Trichaptum biforme: The Ultimate Mushroom Guide
About The Trichaptum biforme Mushroom
Trichaptum biforme, one of the more common and widely distributed polypores, has been recorded from many different species of trees. The bright violet to purple color of the spore-bearing surface in fresh specimens of this fungus is a distinctive feature not shared with any other species likely to be encountered in NCR parks. Widely distributed throughout North America. A very colorful polypore when young.
This mushroom is neither edible nor medicinal but is nonetheless worth getting to know.
Other names: Violet-Toothed Polypore.
Trichaptum biforme Identification
Saprobic; growing in overlapping clusters on hardwood logs and stumps; late spring, summer, and fall; found in all 50 of the United States and all the Canadian provinces; in eastern North America it is one of the most commonly encountered fungi. Trichaptum biforme is a voracious decomposer of deadwood. It causes a straw-colored sapwood rot in standing trees.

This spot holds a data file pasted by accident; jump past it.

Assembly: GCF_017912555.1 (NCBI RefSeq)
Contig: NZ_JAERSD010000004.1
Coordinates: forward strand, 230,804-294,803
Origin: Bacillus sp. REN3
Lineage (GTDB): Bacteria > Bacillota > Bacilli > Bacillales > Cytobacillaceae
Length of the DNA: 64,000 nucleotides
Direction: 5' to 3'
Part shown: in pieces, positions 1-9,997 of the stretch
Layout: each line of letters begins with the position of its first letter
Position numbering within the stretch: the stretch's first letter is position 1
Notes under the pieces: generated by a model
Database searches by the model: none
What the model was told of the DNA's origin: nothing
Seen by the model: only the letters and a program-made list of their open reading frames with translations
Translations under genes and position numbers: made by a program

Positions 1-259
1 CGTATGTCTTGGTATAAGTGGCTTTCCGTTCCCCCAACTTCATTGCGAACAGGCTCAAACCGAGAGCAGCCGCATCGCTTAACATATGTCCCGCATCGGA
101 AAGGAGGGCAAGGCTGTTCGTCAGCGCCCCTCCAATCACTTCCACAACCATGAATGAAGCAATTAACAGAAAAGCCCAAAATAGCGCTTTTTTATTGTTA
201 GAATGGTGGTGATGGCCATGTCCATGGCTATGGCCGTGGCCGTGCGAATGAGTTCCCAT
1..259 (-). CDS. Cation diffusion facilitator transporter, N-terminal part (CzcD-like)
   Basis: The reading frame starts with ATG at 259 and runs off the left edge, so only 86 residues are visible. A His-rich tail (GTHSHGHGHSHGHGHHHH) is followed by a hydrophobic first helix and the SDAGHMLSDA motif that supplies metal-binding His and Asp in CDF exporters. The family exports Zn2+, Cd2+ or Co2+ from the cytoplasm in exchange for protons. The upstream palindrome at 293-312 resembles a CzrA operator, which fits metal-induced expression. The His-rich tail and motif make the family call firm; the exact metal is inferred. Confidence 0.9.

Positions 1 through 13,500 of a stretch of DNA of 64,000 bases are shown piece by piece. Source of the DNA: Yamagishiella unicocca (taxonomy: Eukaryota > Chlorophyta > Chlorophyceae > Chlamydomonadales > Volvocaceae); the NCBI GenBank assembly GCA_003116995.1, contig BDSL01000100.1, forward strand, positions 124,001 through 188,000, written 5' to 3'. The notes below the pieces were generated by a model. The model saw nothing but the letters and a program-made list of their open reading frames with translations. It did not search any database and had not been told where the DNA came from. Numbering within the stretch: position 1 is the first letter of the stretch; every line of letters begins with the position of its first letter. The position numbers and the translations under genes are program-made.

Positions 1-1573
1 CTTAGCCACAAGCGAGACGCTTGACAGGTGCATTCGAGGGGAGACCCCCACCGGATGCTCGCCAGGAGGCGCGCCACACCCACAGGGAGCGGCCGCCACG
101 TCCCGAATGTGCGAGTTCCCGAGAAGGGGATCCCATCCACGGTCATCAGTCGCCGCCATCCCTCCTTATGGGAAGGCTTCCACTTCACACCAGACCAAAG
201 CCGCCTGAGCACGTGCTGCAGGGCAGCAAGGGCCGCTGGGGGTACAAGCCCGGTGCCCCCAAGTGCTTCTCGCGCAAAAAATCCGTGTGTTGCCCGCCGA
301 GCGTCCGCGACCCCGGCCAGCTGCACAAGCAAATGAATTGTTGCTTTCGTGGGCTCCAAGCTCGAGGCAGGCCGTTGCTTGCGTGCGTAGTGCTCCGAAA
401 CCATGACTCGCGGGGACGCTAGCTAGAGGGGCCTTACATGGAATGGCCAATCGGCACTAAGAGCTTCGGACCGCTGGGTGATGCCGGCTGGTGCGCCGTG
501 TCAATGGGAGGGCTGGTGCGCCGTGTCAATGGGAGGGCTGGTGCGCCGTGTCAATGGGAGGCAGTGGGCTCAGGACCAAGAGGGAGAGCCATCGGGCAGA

Up to 6 cm across and 3 mm thick; more or less semicircular, irregularly bracket-shaped, or kidney-shaped; flattened-convex; hairy, finely hairy, or fairly smooth; with zones of whitish to grayish-white colors; the margin sometimes pale lilac.
Purple to lilac, with the strongest shades near the margin; fading to buff or brownish in age; with 3-5 angular pores per mm; usually eroding and developing spines or teeth with maturity (sometimes appearing more like a toothed mushroom than a polypore); not bruising.
Flesh: Whitish; tough and leathery.
Spore Print: White.
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